Sunday, January 15, 2017
10 Years. 20 Years. 30?
I succumbed and listened to a recent Guy McPherson radio appearance on what I think was an Australian station.
McPherson, a professor emeritus climate scientist from the University of Arizona, truly is the "voice of doom." As he sees it, you, and everybody you know, are now living in your tenth last year on Earth. He gives mankind a decade, max.
I don't like McPherson's claim and I don't want to believe it. I cannot bring myself to accept it. What would be the point in that?
He's at odds with everyone, even other climate scientists. Nobody else is talking ten years and then over the cliff. How does Dr. McPherson explain it?
For starters, he withdrew from active research several years ago. He needed the time to assemble, collate and analyze all the research flooding in from other climate scientists around the globe. He wanted to make sense of them all, collectively.
The science of climate change is a multi-disciplinary effort. It spans the range of physical and Earth sciences - geology; geography; atmospherics; hydrology and oceanography; glaciology; meteorology; paleontology; physics and chemistry; botany; biology; epidemiology; medicine; and, I'm sure, many more that elude my limited knowledge of sciences. There are two or three central theses against which the best and brightest in each of these individual disciplines do research to test the theory. If X then geology should show this, physics should show this, biology should show this - that sort of thing. You look for dissent, repudiation, refutation that challenges or even disproves the theory. Only that's not really happening. Just the opposite. This is the research that McPherson has made it his work to digest.
As he boils it all down, McPherson seeks to identify and log climate change "tipping points." These are man made changes, feedback loops, that may be the triggers of runaway global warming in nature. I can't bring myself to visit McPherson's web page "Nature Bats Last" but the last time I did I think he had documented just over 60 feedback loops underway.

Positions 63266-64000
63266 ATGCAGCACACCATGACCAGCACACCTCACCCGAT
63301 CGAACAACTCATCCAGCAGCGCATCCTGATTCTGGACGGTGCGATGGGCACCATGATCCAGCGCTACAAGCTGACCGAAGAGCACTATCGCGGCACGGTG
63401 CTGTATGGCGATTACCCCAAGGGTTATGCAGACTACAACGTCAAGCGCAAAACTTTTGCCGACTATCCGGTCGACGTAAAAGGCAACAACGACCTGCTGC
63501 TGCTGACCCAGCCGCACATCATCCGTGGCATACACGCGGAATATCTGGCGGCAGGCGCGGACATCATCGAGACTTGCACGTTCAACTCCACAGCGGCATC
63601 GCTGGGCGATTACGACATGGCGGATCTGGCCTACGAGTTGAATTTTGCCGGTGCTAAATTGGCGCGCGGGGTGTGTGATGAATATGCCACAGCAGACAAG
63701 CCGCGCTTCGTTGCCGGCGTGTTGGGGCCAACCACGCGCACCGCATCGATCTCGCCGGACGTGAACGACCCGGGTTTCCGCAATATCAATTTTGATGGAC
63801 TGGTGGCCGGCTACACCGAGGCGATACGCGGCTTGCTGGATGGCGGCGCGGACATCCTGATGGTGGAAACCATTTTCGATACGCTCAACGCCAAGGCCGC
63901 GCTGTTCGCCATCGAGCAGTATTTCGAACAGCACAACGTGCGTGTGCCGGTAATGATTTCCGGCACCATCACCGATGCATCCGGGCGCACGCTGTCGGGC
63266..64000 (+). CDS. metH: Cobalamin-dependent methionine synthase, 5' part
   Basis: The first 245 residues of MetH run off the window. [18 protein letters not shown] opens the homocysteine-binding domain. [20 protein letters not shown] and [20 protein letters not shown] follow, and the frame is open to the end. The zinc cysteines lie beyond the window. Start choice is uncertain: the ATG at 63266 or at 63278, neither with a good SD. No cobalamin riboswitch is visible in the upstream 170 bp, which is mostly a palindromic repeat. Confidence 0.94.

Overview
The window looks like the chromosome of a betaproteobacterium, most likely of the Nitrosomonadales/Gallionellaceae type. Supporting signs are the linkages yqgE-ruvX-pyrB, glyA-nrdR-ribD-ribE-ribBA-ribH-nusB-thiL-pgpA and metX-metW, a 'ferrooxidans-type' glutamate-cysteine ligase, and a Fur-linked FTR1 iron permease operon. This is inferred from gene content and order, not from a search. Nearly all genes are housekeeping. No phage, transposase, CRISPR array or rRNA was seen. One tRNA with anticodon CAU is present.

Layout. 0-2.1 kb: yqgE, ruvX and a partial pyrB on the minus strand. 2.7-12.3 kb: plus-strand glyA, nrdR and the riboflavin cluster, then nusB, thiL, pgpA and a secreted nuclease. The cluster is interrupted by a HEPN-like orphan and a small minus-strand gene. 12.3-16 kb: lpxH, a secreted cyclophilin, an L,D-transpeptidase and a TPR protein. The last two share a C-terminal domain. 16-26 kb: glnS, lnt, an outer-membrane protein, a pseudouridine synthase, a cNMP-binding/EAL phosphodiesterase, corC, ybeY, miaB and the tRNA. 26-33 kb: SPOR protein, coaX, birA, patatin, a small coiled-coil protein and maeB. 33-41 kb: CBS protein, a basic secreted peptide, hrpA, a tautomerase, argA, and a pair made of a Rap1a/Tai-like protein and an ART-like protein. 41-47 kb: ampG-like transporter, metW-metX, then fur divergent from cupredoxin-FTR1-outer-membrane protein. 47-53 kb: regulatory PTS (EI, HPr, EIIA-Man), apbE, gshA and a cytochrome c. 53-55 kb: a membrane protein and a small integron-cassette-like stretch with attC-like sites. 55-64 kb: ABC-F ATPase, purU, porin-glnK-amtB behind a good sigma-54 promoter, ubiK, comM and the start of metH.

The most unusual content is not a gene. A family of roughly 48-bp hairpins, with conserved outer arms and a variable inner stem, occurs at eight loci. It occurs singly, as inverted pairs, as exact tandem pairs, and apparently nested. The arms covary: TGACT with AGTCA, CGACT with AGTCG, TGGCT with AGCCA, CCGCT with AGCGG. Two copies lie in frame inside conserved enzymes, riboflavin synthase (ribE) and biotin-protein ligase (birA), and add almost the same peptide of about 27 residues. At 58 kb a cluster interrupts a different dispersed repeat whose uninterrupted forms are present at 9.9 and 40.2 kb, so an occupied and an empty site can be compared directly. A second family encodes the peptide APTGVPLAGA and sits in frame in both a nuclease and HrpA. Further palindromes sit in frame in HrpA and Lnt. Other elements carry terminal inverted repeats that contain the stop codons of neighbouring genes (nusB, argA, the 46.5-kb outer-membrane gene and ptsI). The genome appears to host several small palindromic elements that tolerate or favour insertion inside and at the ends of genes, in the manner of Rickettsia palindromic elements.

McPherson says most scientists are approaching climate change from a narrower focus, just their own discipline and maybe one or two companion disciplines. To him a different picture emerges when you take all the pieces and assemble them in a mosaic. Only then, he claims, can you see what's really happening.
I hope he's wrong, way out in left field. I have to hope he's wrong. I have to count on it. Yet I cannot, with confidence, dismiss his views.
I couldn't begin to put a number on how many times I've argued, on this blog and elsewhere, that we can't solve climate change on its own as some stand-alone crisis. The only survivable solution to climate change requires that we simultaneously solve its two companion, existential challenges - our massive over consumption of Earth's resources and mankind's overpopulation. There are common threads that run through all three and those threads lead to a common solution. It's a path that we show not the slightest inclination to follow.
I hope McPherson's wrong. I hope he's just desperately trying to shake us up, to make us think about what we're doing. I hope we've got a good twenty, maybe even thirty years left. With what's at stake you wouldn't think that rational people would fail to act. Don't count on it.